Slow down with center

Kaye Ferry
January 4, 2005

Every once in a while I need to do this catch-up thing. Lots of odds and ends got put aside during the conference center series, so here they are.

Before I move along, though, I'll say just a few more words on the conference center. I've had enormous feedback and that's good. Those who have called or e-mailed me have agreed that at the very least, the process should slow down. That is, of course, what I have encouraged.

What's most important, however, is that these columns have caused reflection on a topic that is nebulous at best. Things have changed since the original vote. What we thought was the site has changed. New conference centers are popping up all over, with the result of spaces being given away free in a very competitive market. The world itself has changed.

The need for artificial means of jump starting our economy isn't as urgent as it once was. And I could go on. The bottom line at this point is that it simply makes good sense to reassess the situation in light of those changes before we plunge head-first into what could very well be a financial disaster.

Maintaining the right to change our mind as a result of new information and a changing market place is not a sign of weakness. Quite to the contrary. It shows the strength necessary to make prudent decisions for the future of the town of Vail.

This is, after all, not a popularity contest but a serious job requiring the ability to sometimes make controversial decisions for the long-term best interest of the community.

I will continue to write until this is resolved. I have reams of more information and will work on the details of bringing Professor Sanders here to present, as Paul Harvey would say, the other side of the story.

By the way, at a meeting last week, one of the committee members-councilmen suggested putting the construction off for two-three years in order to accumulate more taxes as a cushion against losses. That's not very realistic. Construction costs will simply escalate during that time and eat up anything we've collected in the bank. If it doesn't make sense, it just doesn't make sense. No point in collecting more cash to be at the same point several years from now.

TSUNAMI VICTIMS: Thanks to Jebbie Brown's call to me last week, we got the ball rolling. Through the combined partnership of the Vail Chamber and Business Association and WestStar Bank, a fund has been established to provide assistance to the victims of the tsunami disaster.

All fees have been waived by the bank and all money collected will be sent directly to the American Red Cross for disbursement. Officials in that area have requested cash as the most expedient method for providing help to the affected areas.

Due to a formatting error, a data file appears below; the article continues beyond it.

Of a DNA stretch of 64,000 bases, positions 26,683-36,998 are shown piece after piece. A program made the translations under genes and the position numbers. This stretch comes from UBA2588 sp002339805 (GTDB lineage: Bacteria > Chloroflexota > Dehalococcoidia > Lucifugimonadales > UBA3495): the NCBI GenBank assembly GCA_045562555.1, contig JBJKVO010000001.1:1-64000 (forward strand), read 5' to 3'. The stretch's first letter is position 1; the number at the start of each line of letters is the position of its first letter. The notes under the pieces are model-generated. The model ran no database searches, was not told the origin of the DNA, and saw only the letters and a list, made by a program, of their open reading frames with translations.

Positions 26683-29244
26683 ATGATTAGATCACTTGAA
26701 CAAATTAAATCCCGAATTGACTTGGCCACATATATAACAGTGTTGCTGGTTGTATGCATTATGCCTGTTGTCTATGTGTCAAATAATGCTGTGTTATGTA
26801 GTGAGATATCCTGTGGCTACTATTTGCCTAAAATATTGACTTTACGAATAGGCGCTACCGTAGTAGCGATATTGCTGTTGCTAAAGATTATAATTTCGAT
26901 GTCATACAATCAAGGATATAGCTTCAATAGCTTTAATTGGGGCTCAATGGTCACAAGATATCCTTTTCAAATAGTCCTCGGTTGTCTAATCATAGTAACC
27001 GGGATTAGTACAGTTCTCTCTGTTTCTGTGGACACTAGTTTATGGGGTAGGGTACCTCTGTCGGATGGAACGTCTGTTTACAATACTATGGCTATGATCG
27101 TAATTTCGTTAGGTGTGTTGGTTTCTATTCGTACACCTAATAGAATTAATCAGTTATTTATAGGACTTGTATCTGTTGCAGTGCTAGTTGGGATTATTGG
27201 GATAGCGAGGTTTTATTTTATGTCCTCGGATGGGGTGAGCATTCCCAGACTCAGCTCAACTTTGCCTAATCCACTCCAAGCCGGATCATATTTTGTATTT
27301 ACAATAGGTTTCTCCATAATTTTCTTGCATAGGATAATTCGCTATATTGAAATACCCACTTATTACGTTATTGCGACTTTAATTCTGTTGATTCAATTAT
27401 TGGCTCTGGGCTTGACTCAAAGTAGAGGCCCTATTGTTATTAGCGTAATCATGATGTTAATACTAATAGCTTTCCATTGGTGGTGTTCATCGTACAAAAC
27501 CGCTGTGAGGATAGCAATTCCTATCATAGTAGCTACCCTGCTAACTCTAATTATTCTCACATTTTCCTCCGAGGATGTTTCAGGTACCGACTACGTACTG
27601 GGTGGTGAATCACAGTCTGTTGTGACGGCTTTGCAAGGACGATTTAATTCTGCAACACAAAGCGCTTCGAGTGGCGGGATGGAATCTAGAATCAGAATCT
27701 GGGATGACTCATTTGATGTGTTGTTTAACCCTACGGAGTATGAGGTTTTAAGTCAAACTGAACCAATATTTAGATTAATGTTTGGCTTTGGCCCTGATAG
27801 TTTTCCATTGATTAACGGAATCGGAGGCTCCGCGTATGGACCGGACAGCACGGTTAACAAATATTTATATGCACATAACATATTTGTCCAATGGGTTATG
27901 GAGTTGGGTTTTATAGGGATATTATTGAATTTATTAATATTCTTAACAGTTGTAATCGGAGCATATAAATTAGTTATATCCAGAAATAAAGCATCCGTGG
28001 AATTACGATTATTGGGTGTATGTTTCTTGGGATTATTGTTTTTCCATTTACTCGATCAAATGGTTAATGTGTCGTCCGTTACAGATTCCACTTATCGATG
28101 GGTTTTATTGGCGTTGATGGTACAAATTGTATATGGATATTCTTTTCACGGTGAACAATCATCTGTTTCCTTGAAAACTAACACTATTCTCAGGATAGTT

Donations can be sent directly to WestStar Bank, 106 S. Frontage Road, or the Vail Chamber and Business Association, 241 S. Frontage Road. Make all checks payable to the VCBA/Tsunami Relief Fund. The VCBA can also take credit card donations. For information, please call 477-0075.

VAIL VALLEY DRIVE: What a mess. During Christmas week, the congestion surrounding the children's center area at Golden Peak was a nightmare. Traffic in general came to a standstill as families lined up to drop off and pick up their kids. Town of Vail buses ran 30 minutes late because they were also stuck as cars waited to turn into the lot and were parked on both sides of the road as well.

Something has to be done about this situation. Even though it only happens periodically each year, it is unacceptable. Police presence should be mandatory. Vail Resorts employees should not be the only ones out there directing traffic.

Thank goodness there has been serious improvement in the Ski Club Vail vicinity.

NEW SNOW: I was out a few weeks ago after a new snow fall. At the corner of Bridge and Gore, I paused to look at the beauty of this place. The things that postcards are made of. That's, of course, if I looked south toward the mountain. The snow was white and peaceful as it gently landed on the street and covered the landscape. Just what the travel brochures promise.

Unfortunately, I then looked north toward the covered bridge. As soon as the snow hit the ground, it melted, leaving barren streets that looked like mud season in the Rockies. Of course I immediately knew it wasn't, because in the spring my view isn't impaired by the steam rising from the ground.

What a shame. Why do we get so worked up over projects we're building that don't fit into our "theme" while we feel free to tamper with our greatest theme of all? We call is falling gold until it hits the ground. Then we call it an inconvenience and nuisance. Talk about screwy priorities.

GUESS WHAT? I got a call from Mary Kerst. Her family is opening the Everett Family Funeral Home and Crematory in Gypsum as early as February. To some it's a maudlin idea. To me it says we're getting real. In-patient hospice is next.

VAIL SQUARE: Do you know where that is? Lionshead was renamed while no one was looking. Oh, I know. It's meant to refer to the VR development but it's the first step toward getting rid of the Lionshead moniker.

Don't get me wrong. It's time for a change, but we could have talked about it.

Do your part: call them and write them. To contact the Town Council, call 479-1860, ext. 8, or e-mail To contact Vail Resorts, call 476-5601 or e-mail For past columns, or search:ferry.

Kaye Ferry is a longtime observer of Vail government. She writes a weekly column for the Daily.